Q: What shapes your views as a champion for transparency in government?
A: The most obvious answer is simple: Government functions “of, by and for the people.” Throughout my years of public service, I’ve come to several conclusions about the way Washington works. Once something gets hooked up to the federal funding pipeline, it’s nearly impossible to shut off the spigot. And when the federal treasury is paying the bills, there’s going to be zealous efforts undertaken to milk that funding stream to the last drop. As a taxpayer watchdog, I give close scrutiny to that funding stream, from defense dollars to Medicare, Medicaid and farm payments. Even though Uncle Sam is writing the check, taxpayers are footing the bill. And I’ve learned the best way to keep tax dollars from going down the drain is by weeding out wrongdoing through rigorous oversight and a strong dose of public exposure. In other words, exposing mismanagement, wasted tax dollars and government fraud to the light of day sweeps shenanigans out of the shadows. Transparency holds government accountable for the American people. That’s why I’ve worked hard to advance sunshine laws; empower agency inspectors general to do their jobs without endless bureaucratic foot-dragging; and, enact whistleblower protections that help to restore fiscal integrity to government spending programs and ensure the people’s business operates as effectively and efficiently as possible. Good governance doesn’t just happen by itself. Keeping the people’s business as transparent as possible strengthens all levels of government. From decisions made by the local school board to votes taken in the U.S. Senate, citizens have a right to know how their tax dollars are being spent and how elected leaders are managing public business. The Supreme Court affirmed this basic right of an informed citizenry that it is “vital to the functioning of a democratic society, needed to check against corruption.”
Q: What are a few of your legislative priorities to let the sun shine in on the people’s business?
A: Many of the open government efforts I lead are steered through the Senate Judiciary Committee where I serve as chairman. In fact, the first bill I steered through to final passage from the helm of this committee was the Freedom of Information Act (FOIA) Improvement Act of 2016. The law added new tools to strengthen public access to government records, including requiring an online portal for citizens to request public records from federal agencies. It also creates a general presumption of openness for government records. After all, transparency ought to be the norm, not the exception. Letting the sun shine in protects public health and public safety, as well as save taxpayer dollars. For example, my 1986 whistleblower amendments are the federal government’s #1 anti-fraud tool, credited with restoring more than $56 billion to the federal treasury, and counting.
Whistleblowers exposed the patient wait scandal at the Veterans Health Administration, prompting legislative reforms to better serve the health care needs of those who served our country in uniform. Investigative journalism also plays a vital role to hold government accountable. Senator Joni Ernst and I are working to stop illegal hiring practices at the VA based on a report by USA Today, for example.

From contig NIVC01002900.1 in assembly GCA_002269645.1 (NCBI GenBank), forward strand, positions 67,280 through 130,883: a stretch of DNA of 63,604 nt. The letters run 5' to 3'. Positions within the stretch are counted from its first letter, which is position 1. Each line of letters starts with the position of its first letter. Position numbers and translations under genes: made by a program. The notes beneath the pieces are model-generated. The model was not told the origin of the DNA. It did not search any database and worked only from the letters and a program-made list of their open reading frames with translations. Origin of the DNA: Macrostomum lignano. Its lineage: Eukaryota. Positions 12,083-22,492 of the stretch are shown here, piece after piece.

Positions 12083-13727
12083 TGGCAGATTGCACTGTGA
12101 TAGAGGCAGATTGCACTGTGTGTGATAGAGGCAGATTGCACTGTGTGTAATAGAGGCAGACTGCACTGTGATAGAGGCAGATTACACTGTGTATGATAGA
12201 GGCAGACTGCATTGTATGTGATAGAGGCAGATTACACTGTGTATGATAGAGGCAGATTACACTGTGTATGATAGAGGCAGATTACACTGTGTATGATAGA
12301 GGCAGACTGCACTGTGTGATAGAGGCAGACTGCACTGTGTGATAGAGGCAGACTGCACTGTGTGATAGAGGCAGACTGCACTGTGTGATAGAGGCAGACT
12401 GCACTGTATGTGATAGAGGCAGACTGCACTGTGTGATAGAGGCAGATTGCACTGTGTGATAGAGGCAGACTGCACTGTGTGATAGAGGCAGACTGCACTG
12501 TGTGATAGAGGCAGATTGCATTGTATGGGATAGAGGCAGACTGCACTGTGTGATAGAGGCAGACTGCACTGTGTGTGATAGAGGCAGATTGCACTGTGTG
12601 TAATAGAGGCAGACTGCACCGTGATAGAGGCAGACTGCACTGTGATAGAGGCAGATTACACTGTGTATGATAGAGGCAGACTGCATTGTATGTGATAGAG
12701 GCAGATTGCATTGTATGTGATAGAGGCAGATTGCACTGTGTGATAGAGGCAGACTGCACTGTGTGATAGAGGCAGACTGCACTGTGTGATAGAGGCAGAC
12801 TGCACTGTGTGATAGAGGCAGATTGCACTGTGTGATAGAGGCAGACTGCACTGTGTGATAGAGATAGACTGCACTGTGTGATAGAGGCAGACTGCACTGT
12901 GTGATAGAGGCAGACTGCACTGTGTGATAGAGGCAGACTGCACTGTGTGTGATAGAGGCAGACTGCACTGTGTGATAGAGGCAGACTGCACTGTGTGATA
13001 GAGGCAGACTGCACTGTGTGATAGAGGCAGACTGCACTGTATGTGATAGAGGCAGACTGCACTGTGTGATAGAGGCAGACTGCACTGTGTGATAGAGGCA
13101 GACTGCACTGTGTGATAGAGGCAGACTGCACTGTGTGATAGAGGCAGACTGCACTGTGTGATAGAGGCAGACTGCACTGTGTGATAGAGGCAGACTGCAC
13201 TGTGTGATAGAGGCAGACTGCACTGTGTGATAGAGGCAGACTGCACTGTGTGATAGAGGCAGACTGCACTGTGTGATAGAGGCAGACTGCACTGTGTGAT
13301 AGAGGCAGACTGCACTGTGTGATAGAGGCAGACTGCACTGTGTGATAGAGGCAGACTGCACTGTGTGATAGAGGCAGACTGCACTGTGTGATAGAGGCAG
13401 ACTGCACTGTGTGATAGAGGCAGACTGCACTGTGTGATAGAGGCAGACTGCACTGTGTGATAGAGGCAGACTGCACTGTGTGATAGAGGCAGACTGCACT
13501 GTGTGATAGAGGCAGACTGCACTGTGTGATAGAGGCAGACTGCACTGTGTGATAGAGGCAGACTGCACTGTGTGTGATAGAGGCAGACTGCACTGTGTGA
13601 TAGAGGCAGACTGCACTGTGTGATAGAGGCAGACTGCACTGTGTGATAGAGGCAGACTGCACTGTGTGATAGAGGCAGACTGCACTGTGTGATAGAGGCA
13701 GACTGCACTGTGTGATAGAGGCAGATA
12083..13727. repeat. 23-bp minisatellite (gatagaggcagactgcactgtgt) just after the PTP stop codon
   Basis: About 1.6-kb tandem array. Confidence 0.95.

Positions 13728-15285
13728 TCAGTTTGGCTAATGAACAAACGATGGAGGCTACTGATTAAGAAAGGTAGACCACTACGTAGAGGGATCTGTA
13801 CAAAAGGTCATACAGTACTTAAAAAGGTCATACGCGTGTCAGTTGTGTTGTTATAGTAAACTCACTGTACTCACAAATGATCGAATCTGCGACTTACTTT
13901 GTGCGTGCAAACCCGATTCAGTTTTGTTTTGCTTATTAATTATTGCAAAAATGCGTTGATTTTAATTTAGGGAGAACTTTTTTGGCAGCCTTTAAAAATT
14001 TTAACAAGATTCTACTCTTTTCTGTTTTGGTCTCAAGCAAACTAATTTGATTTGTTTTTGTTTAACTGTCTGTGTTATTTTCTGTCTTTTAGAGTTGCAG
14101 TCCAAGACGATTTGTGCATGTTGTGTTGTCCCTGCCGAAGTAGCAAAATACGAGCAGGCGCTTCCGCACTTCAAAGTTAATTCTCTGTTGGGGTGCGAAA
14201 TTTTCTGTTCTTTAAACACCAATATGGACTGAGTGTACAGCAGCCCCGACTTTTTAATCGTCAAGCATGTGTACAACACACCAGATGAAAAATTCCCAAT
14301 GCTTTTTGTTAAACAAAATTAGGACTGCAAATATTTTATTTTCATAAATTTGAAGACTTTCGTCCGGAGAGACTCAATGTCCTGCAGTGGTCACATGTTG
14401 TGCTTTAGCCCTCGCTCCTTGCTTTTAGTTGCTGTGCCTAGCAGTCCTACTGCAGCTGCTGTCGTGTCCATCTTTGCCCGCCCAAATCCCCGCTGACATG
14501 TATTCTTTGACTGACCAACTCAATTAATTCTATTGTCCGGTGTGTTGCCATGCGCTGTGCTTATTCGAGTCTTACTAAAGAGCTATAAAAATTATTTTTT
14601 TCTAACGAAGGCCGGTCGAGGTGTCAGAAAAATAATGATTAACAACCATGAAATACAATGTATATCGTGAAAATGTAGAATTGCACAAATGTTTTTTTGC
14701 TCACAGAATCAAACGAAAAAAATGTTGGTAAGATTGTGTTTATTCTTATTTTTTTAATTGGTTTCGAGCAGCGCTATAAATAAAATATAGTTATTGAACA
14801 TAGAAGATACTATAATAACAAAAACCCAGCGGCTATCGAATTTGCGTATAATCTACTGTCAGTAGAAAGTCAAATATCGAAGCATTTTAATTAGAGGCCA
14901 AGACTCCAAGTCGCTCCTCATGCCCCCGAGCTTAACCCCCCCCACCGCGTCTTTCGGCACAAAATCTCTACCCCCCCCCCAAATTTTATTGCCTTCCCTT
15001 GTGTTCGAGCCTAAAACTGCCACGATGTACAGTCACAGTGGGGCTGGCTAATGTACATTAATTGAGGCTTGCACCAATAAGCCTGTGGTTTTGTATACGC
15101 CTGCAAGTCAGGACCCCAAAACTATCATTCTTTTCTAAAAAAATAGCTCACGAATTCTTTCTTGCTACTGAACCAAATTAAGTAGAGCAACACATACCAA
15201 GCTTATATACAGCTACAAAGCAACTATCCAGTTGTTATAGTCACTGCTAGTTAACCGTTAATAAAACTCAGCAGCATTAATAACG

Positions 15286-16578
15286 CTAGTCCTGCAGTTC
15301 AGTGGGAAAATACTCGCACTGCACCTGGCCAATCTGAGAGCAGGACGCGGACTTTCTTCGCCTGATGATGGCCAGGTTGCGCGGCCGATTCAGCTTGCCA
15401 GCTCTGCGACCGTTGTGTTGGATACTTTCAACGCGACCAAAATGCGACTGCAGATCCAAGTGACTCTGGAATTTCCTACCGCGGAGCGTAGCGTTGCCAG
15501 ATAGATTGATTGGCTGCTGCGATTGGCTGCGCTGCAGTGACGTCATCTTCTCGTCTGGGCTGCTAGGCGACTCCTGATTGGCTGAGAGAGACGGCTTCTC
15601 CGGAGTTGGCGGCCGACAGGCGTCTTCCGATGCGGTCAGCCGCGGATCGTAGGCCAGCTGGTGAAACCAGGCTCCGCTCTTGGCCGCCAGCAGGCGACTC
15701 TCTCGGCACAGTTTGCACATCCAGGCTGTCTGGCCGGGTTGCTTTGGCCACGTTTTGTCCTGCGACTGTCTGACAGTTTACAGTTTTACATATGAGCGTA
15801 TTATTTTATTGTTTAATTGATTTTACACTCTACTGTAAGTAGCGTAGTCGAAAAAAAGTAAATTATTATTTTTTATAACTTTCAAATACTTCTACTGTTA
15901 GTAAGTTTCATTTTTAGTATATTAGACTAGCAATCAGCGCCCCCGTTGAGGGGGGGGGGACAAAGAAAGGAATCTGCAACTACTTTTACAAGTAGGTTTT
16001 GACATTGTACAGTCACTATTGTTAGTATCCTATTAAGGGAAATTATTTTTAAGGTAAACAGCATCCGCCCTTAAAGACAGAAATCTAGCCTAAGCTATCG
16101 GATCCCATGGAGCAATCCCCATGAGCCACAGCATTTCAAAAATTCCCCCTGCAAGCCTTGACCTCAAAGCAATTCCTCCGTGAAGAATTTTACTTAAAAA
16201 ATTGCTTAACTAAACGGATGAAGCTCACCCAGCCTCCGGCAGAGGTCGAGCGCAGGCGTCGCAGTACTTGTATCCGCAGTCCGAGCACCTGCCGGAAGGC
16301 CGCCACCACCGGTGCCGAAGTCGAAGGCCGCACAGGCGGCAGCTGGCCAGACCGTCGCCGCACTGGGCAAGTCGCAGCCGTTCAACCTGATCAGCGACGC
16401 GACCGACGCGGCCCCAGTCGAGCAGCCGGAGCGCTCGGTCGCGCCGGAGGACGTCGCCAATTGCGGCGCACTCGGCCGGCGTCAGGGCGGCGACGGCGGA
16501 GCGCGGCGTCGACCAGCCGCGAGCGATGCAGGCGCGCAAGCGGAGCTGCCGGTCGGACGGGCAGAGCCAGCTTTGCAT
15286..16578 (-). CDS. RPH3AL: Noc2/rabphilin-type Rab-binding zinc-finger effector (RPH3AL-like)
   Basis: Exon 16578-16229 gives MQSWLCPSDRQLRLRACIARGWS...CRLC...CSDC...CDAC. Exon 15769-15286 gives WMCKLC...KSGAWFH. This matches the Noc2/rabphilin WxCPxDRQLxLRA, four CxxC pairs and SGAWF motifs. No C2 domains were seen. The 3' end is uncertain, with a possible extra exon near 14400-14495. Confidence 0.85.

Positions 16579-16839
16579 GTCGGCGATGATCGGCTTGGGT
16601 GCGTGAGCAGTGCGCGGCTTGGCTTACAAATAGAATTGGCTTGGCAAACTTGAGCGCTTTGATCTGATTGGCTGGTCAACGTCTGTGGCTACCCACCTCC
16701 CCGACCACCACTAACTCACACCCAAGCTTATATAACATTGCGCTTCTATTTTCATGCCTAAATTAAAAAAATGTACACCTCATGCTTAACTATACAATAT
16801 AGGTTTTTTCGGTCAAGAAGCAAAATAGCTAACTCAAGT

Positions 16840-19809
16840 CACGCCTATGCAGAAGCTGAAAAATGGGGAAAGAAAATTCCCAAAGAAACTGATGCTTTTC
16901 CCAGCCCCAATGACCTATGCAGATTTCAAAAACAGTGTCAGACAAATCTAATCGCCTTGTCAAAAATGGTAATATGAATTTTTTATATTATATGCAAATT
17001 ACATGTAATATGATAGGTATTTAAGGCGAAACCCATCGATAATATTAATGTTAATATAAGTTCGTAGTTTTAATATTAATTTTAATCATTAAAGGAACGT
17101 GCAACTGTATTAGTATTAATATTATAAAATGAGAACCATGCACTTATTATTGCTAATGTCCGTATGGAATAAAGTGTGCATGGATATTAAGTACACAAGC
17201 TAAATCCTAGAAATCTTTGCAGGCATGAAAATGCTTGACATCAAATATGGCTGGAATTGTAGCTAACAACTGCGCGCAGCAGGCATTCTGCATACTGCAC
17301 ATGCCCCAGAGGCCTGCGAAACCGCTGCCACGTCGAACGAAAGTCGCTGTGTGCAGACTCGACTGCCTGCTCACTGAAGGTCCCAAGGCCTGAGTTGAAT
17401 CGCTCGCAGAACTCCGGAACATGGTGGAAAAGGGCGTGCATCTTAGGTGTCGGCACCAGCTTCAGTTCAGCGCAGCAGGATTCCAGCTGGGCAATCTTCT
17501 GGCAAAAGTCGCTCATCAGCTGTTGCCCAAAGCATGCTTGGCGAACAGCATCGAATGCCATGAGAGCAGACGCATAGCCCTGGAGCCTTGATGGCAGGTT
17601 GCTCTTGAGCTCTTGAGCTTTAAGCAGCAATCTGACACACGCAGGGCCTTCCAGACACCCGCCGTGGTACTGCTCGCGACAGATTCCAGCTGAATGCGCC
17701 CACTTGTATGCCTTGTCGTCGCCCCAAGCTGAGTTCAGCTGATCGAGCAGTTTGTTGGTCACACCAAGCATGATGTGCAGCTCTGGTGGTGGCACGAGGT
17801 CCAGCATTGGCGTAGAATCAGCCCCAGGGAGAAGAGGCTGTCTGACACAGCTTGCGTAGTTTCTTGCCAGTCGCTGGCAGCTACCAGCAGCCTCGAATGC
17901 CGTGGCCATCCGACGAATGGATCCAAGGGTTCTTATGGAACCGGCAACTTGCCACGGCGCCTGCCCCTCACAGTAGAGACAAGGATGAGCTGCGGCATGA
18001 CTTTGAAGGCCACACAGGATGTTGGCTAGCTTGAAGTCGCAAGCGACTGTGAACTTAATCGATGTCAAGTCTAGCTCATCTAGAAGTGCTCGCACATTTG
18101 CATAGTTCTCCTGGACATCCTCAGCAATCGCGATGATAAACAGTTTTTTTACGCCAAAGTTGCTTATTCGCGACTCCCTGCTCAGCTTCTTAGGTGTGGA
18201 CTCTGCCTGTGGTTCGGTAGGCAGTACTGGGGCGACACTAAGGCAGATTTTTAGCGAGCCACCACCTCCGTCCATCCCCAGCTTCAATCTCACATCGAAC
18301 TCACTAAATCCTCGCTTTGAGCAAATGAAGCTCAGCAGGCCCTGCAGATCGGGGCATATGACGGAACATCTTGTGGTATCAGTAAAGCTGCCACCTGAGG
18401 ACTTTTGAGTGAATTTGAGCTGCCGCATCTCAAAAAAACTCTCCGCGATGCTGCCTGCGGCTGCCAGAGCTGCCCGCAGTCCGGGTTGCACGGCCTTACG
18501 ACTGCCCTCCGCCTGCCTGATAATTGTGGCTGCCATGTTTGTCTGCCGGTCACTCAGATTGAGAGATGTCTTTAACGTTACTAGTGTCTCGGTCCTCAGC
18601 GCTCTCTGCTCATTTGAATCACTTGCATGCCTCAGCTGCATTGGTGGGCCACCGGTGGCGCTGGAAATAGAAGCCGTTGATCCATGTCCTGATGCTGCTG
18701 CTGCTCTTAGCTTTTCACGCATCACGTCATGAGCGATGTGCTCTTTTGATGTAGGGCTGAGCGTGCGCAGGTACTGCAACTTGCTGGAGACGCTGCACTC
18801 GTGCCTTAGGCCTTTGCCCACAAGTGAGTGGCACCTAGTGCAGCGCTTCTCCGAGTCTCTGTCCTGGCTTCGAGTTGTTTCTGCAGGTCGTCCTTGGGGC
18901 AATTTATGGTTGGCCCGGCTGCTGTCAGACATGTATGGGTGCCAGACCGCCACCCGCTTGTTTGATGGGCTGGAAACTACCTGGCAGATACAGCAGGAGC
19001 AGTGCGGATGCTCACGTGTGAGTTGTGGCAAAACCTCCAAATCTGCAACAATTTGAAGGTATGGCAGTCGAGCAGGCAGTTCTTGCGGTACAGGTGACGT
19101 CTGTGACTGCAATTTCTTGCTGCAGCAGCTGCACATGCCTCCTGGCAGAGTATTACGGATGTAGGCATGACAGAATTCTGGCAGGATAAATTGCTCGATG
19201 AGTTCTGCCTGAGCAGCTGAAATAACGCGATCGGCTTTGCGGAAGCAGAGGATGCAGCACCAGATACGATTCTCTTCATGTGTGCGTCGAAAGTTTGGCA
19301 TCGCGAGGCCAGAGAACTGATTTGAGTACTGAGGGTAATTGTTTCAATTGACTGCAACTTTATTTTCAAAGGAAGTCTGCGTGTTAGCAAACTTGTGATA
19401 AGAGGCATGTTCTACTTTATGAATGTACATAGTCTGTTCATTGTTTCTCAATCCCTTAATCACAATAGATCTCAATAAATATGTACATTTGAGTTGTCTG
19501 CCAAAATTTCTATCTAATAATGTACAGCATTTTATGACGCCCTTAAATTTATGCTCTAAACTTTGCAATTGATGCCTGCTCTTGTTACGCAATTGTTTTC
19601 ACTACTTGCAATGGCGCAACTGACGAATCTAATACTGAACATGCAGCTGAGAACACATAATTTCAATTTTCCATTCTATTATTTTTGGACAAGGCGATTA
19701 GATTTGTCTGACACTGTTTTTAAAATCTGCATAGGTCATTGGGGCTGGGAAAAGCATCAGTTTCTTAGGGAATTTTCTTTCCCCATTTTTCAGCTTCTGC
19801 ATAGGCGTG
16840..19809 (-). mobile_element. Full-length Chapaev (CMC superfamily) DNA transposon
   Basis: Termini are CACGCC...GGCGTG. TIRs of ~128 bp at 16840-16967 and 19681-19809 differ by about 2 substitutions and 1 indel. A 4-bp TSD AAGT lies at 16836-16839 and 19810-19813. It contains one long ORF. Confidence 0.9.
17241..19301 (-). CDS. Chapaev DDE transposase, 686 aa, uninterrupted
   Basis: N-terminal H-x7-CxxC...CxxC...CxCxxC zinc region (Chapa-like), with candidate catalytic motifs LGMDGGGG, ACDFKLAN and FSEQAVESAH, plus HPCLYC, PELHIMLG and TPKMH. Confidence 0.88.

Transparency strengthens the public trust in all levels and branches of government. That includes the federal judiciary. That’s why I continue working to allow cameras in the federal courts. Allowing people to see the wheels of justice at work will enhance public understanding why our courts matter and how the justice system protects the constitutional rights and rule of law in society.
I’m also working to bring sunshine and accountability to the federal rulemaking process. To that end, I introduced a bill to end the runaround by federal agencies and special interests known as “sue and settle” that effectively mutes the ability of citizens to influence the rulemaking process. Policy decisions should be made out in the open, not behind closed doors.
Q: How would better transparency reduce costs and improve quality in the U.S. health care system?
A: Iowans regularly share their concerns about the costs they pay for health care. So many people find medical billing systems confounding, with no rhyme or reason to what’s picked up by insurance and what’s paid out-of-pocket. In health care, the lack of information and inability to make price comparisons arguably prevents market forces from driving competition, lowering prices and improving quality. I’ve joined a bipartisan effort to gather input from health care providers, patient groups and industry experts as we develop legislation to improve price transparency in the U.S. health care market.
I’m also working to make hospital inspection reports public and improve transparency in opioid prescribing practices. Specifically, I want to make sure these transactions are reported in the federal database created by the law I co-wrote, the Physician Payments Sunshine Act, that requires public disclosure of payments between drug companies and doctors. I’m also working to update that law to include industry payments to nurse practitioners and physician assistants.
James Madison hit the nail on the head when he described the challenge of forming a government and “enable the government to control the governed; and….oblige it to control itself.” Through my efforts to spread sunshine across the government, I work to encourage civic participation, restore the public trust and make sure the government works for the people, not the other way around.
Sunshine Week will be observed March 11-17, 2018, coinciding with the birthdate of James Madison, on March 16.